HONOLULU (KHON2) — Whether it’s a crisis or not, corporations have decided that the next big scarcity will be fresh, clean drinking water.
From Nestle to the Harvard Trust, big businesses have been buying up aquifers and contaminating water sources across the globe. For Hawaiʻi, there’s the Red Hill crisis on Oahu and the fallout from the wildfires on Maui.
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This is making it a very dry future that we are creating for your children and grandchildren.
As such, the Board of Water Supply and the Department of Land and Natural Resources are asking you to participate in “Imagine a Day Without Water” event.
This is an event that is observed nationally in order to instigate a pause on current water usage and to allow people to reflect on the copious ways that water and water systems impact our lives and communities.
It is also a time to commit to investing in a sustainable future for your children and grandchildren.
“Safe, clean drinking water is so important in our lives, but many of us take this for granted,” said the DLNR. “Every day, many people in Hawai‘i don’t give a second thought about where their drinking water comes from or how it is delivered to the kitchen faucet, garden hose or washing machine.”
For most of Hawaiʻi, the water infrastructure is old and in need of repairs or replacements. However, if we do not invest in a clean water future, water and wastewater systems will continue to deteriorate. This can lead to some serious consequences for Hawaiʻi’s public health and economy. This is particularly true for keiki and their future.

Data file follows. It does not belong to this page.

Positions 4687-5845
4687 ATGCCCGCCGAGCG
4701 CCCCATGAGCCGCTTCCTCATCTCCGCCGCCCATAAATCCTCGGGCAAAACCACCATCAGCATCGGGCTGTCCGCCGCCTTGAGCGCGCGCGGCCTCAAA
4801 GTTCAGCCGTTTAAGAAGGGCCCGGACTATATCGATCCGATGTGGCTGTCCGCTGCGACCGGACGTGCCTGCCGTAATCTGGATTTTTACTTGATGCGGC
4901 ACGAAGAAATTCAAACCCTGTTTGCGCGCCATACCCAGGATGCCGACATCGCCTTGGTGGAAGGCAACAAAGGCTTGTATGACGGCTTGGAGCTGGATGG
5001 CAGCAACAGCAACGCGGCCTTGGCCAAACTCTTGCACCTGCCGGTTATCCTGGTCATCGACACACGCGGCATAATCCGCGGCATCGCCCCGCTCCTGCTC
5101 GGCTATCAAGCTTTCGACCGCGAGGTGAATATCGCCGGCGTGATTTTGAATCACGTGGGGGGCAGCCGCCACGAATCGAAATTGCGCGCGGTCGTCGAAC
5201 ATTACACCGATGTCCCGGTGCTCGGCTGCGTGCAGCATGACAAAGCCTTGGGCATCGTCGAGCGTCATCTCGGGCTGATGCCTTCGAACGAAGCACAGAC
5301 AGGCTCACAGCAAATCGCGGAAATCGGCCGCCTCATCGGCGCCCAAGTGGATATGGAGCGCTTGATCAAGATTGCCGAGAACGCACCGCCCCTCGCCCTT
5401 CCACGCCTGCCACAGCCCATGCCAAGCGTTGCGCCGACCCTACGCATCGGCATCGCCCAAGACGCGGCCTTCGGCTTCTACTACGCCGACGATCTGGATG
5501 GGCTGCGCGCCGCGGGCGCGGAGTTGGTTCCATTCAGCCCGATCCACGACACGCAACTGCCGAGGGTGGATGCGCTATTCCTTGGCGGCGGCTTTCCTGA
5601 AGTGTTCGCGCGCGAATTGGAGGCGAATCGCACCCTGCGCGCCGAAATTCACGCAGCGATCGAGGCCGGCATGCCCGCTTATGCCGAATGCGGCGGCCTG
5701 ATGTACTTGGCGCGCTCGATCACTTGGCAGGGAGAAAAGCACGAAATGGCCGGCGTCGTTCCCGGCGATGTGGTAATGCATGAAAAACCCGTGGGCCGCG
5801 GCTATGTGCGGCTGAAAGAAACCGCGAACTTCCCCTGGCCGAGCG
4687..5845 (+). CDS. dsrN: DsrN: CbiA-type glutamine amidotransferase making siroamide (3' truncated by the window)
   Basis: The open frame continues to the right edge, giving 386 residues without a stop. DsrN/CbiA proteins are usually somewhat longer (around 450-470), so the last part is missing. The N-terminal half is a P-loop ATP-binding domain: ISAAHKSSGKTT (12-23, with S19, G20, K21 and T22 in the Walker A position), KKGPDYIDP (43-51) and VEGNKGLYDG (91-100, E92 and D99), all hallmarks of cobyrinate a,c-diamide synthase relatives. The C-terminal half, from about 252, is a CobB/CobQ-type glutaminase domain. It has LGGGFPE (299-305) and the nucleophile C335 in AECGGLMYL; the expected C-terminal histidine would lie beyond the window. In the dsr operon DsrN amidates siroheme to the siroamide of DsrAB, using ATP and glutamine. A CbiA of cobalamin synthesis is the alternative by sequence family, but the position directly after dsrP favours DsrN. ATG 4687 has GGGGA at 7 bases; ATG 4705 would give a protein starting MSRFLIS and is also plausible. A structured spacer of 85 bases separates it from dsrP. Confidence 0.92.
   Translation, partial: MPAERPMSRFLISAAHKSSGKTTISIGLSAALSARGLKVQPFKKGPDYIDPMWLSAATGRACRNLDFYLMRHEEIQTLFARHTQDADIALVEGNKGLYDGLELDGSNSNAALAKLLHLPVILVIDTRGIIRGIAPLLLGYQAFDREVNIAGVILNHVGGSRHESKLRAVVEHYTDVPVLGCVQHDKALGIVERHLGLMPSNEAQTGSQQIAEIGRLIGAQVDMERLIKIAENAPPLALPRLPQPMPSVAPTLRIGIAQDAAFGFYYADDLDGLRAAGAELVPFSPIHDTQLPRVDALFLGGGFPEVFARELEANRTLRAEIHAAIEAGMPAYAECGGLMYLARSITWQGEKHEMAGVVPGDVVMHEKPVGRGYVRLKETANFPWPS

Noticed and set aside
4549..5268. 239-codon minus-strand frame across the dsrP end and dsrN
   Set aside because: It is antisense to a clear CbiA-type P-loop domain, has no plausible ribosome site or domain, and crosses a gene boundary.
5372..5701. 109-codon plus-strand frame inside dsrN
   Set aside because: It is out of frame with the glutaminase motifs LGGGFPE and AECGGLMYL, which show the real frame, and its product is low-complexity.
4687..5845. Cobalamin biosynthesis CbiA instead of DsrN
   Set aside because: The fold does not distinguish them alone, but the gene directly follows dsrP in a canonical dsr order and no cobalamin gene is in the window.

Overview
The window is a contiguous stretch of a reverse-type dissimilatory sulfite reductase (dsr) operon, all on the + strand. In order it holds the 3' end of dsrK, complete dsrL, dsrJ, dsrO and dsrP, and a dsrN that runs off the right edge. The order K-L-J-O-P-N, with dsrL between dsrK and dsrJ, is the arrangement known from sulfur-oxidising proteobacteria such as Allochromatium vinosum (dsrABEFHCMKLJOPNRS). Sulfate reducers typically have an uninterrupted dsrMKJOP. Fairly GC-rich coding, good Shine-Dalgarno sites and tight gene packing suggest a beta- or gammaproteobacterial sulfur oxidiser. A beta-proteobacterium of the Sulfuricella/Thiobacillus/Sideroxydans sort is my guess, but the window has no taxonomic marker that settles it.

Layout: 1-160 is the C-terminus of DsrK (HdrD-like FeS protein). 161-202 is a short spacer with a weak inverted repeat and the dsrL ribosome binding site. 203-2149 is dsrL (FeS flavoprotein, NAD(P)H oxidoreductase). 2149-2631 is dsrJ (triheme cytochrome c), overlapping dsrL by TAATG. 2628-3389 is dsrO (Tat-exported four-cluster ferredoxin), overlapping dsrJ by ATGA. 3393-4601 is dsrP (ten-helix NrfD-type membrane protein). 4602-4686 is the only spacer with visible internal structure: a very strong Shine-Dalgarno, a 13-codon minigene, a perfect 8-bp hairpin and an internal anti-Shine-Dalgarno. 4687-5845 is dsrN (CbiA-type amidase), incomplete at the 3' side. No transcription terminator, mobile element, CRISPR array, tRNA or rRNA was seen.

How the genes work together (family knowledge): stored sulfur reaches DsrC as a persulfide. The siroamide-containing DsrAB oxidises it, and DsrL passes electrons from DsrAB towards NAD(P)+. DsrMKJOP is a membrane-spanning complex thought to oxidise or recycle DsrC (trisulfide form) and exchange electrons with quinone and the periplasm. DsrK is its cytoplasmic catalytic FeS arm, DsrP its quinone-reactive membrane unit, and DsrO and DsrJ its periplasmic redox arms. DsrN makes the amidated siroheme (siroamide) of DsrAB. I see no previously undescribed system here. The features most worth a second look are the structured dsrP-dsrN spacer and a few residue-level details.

“While water infrastructure is important, protecting Hawai‘i’s only source of fresh water is just as important,” explained the DLNR press release. “Maintaining healthy native forests and watersheds, and ensuring sustainability of our aquifers and streams, will enable our public water systems to continue to provide life-giving water to our residents across the state.”
You can join the Imagine a Day Without Water on Saturday, Oct. 21 from 10 a.m. to 2 p.m. at the Wahiawā Freshwater State Recreation Area.
There will be:
- Over 15 city, state, and community organization booths.
- Interactive activities including:
- rain barrel and native seed workshops,
- xeriscape plant craft activity,
- purchasing an annual freshwater fishing license so you can take an on-site fishing class, and
- making Genki balls, a bioremediation technology that removes pollutants from soil and water.
- Eat ‘ono food, play games and win small prizes!
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“We must make sure that we protect our streams and groundwater so that future generations may enjoy and benefit from this most precious of natural resources, ola i ka wai, water is life,” said DLNR Chair Dawn Chang emphasized.